The major characteristic of the music of Būšehr and the surrounding area is the singing of šarva, local dobaytīs (couplets) mostly sung in āvāz form in free meter and accompanied by the ney-anbān (bagpipe) and the ney-e joftī. Apparently a very old form, šarva originated in the region of Daštī, Daštestān, and Tangestān, where it is also designated by the terms ājīānī and šanbaʾī. Among the Qašqāʾīs and in villages around Shiraz, šarva is the name for local songs based on do-baytī. Similar songs in Kermān are called arībī/orbatī.

In the past the melody of šarva began with an introduction consisting of verses by Jalāl-al-Dīn Rūmī, a custom still current in Daštestān. Today šarva consists mainly of the poetry of Zāyer Moḥammad-ʿAlī Fāyeż (d. ca. 1290 Š./1911) and Sayyed Bahmanyār Maftūn, both from Daštestān.

Another noteworthy feature of the music of Būšehr is the type of song called yazla, in which the melody is more important than the lyrics; it is accompanied only by the clapping of hands.

For a music sample, see Nowhe of Men's Mourning.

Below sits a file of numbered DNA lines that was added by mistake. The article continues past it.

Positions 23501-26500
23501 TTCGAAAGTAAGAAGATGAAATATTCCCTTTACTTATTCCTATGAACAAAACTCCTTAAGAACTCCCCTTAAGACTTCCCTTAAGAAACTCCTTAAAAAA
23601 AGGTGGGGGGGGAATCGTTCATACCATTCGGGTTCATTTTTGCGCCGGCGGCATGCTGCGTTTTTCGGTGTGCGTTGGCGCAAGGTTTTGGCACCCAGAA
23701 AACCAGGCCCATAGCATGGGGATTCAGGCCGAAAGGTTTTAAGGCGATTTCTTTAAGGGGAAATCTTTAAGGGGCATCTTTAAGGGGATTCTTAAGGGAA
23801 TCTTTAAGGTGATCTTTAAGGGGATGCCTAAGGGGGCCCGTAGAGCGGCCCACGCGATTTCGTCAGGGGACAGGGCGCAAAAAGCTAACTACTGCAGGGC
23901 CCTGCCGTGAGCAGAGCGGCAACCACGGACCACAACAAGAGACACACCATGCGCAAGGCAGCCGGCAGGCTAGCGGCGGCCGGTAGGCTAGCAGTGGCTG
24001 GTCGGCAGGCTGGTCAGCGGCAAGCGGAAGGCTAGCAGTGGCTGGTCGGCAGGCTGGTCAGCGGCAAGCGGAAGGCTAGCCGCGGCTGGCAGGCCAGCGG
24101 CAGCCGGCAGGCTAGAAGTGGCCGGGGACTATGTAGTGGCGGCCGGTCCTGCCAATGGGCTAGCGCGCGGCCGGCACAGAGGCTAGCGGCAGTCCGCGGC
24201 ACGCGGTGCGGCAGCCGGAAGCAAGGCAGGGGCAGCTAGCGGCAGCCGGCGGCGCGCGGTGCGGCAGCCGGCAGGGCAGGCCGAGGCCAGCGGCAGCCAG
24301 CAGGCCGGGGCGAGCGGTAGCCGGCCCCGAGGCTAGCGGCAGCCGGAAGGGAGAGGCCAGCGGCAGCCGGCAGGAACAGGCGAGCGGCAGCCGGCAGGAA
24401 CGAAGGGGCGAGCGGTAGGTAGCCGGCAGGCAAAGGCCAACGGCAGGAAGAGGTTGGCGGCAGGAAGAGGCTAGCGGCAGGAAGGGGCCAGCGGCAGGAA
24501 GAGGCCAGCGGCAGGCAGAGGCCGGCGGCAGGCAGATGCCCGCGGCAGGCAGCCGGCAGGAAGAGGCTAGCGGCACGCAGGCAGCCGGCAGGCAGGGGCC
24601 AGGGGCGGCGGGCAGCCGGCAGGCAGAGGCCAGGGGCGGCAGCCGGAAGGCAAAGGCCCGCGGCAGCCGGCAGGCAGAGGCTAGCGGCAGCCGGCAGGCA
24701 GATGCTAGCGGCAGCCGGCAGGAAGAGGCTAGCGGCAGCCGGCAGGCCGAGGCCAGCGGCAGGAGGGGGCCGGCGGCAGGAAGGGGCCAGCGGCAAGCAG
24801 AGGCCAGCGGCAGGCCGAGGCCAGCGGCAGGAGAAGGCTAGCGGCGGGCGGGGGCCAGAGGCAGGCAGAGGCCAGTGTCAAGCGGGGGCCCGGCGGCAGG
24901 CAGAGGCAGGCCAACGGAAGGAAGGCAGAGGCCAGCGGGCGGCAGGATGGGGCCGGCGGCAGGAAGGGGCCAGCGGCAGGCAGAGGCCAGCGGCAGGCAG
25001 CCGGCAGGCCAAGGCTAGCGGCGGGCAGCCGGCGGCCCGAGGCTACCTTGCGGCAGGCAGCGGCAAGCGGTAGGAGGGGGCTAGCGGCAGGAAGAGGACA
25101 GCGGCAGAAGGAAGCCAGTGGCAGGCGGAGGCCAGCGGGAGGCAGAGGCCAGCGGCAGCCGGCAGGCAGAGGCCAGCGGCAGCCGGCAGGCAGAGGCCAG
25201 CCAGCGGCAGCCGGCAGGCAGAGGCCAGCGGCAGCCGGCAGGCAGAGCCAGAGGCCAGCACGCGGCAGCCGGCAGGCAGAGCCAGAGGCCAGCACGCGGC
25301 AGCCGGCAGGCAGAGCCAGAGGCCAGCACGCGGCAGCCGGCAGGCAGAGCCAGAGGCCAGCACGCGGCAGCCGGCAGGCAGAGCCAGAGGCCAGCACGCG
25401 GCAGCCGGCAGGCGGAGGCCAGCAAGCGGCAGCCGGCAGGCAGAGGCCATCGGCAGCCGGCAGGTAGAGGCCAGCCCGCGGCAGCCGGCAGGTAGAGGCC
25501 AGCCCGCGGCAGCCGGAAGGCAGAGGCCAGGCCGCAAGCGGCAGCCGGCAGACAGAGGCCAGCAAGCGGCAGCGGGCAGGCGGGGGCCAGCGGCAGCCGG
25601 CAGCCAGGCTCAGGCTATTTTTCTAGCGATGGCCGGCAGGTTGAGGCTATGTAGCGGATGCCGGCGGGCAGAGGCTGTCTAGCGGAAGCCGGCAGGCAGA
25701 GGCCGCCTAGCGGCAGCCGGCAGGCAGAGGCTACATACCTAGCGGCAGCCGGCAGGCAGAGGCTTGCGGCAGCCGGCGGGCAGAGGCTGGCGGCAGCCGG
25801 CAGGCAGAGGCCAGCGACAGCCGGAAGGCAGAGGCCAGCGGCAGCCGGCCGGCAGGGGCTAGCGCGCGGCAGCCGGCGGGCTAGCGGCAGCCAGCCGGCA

For a music sample, see Nowhe Zeynab.


Āhanghā-ye maallī-e manāeq-e jonūb-e Īrān I, Tehran, 1325 Š./1946.

J. Kuckertz and M.-T. Massoudieh, “Musik in Būšehr (Süd-Iran),” Ngoma. Studien zur Volksmusik und äussereuropäischen Kunstmusik (Munich and Salzburg) 2, 1976; Pers. tr., Mūsīqī-e Būšehr, Tehran, 2536 = 1356 Š./1977.

Idem, “Volksgesänge aus Iran,” Baessler­-Archiv 33, 1975, pp. 217-29.

(Moḥammad-Taqī Masʿūdīya)

Originally Published: December 15, 1990

Last Updated: May 19, 2017

Cite this entry:

Moḥammad-Taqī Masʿūdīya, “BŪŠEHR ii. MUSIC OF BŪŠEHR,” Encyclopædia Iranica, IV/6, p. 572, available online at http://www.iranicaonline.org/articles/bushehr-02-music (accessed on 30 December 2012).